Some of the best coaches to have ever walked the planet were known as coaches who emphasized the details. Details have always been emphasized by the best. No stones are left unturned when it comes to planning and organizing every aspect for their team. John Wooden, for example, was known for not only being a winner, but for spending time with his players on some of the basic tasks such as teaching them how to properly put their socks on to prevent blisters. Coach Wooden also spent most of his day planning the days practice. Every aspect of practice was planned for and organized to run the same way that Coach Wooden envisioned.
The best coaches also embrace the process. It is the day to day grinding of helping their teams prepare for every little challenge that their teams may face in any situation. Great coaches also stay in the moment. It isn’t necessarily the next game or the next couple of games. It is the details of improving for the next drill at practice, or the next play or shift during a game.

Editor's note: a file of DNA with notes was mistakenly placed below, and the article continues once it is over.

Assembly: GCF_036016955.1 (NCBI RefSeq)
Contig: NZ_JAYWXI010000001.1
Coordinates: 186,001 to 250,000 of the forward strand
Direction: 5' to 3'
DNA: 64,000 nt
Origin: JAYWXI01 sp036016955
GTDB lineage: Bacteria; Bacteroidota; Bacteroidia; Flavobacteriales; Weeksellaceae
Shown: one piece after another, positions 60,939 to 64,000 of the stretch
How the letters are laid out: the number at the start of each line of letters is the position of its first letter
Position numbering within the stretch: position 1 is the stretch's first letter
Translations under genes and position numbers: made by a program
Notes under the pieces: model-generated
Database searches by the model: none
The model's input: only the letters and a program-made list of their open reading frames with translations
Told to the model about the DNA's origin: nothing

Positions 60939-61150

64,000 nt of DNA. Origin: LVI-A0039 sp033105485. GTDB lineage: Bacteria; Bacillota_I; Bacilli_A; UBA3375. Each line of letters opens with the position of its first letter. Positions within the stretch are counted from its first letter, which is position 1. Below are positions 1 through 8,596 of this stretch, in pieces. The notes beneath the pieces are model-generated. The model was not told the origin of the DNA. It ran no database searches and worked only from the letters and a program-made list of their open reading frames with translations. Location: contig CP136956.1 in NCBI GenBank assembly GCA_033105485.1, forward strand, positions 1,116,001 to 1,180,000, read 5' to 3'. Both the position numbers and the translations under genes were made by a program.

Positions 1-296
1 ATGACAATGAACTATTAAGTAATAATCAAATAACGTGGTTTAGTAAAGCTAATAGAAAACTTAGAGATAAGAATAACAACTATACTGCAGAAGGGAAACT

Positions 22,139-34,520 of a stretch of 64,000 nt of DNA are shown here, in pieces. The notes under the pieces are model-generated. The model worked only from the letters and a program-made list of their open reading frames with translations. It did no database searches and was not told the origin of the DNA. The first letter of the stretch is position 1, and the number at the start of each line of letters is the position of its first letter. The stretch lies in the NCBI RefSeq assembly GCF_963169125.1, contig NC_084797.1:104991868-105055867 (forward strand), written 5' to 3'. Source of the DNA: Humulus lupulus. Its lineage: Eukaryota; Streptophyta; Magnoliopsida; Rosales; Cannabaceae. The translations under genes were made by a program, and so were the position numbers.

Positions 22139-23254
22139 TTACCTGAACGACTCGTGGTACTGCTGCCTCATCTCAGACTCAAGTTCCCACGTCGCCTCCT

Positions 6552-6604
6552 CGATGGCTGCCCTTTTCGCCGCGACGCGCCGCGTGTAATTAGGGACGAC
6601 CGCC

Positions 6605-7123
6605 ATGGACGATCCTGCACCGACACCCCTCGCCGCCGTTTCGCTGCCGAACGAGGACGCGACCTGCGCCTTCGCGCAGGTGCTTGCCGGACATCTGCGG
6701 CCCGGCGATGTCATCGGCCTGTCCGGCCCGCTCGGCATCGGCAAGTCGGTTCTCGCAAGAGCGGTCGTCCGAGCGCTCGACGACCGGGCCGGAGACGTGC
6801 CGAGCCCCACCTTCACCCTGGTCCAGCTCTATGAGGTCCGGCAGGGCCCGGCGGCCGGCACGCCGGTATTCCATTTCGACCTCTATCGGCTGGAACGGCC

As I transition back to the collegiate strength and conditioning environment, I find myself planning training sessions well in advance. Not to say that I didn’t previously. However, the difference is now I have the opportunity to take entire teams through training sessions from start to finish. I try to always have a vision of how the session will flow. How much time should I dedicate to foam rolling? How long will they take to go through hurdle mobility? At what point in the session will they progress to the power racks? Etc. Everything from when they walk in the door through their last repetition of the last set of the last exercise is planned for accordingly.
The longer I do this, I realize that it really is all about the process. Its trying to do the little things better over and over again on a daily basis. The better athletes that I have been fortunate enough to work with over the years always embraced this. They enjoyed the monotony of doing the little things continuously to help them succeed.
Strength and Conditioning coaches should have a plan every time their athletes come through the door. They need to be prepared to help them get the next rep and/or the next set. Training sessions need to be scripted out so that nothing is left out or not prioritized- everything is important. “Today is the only day. Yesterday is gone” is a John Wooden quote that I found on the internet. Strength Coaches need to coach and help their athletes through every little aspect of their program on a daily basis.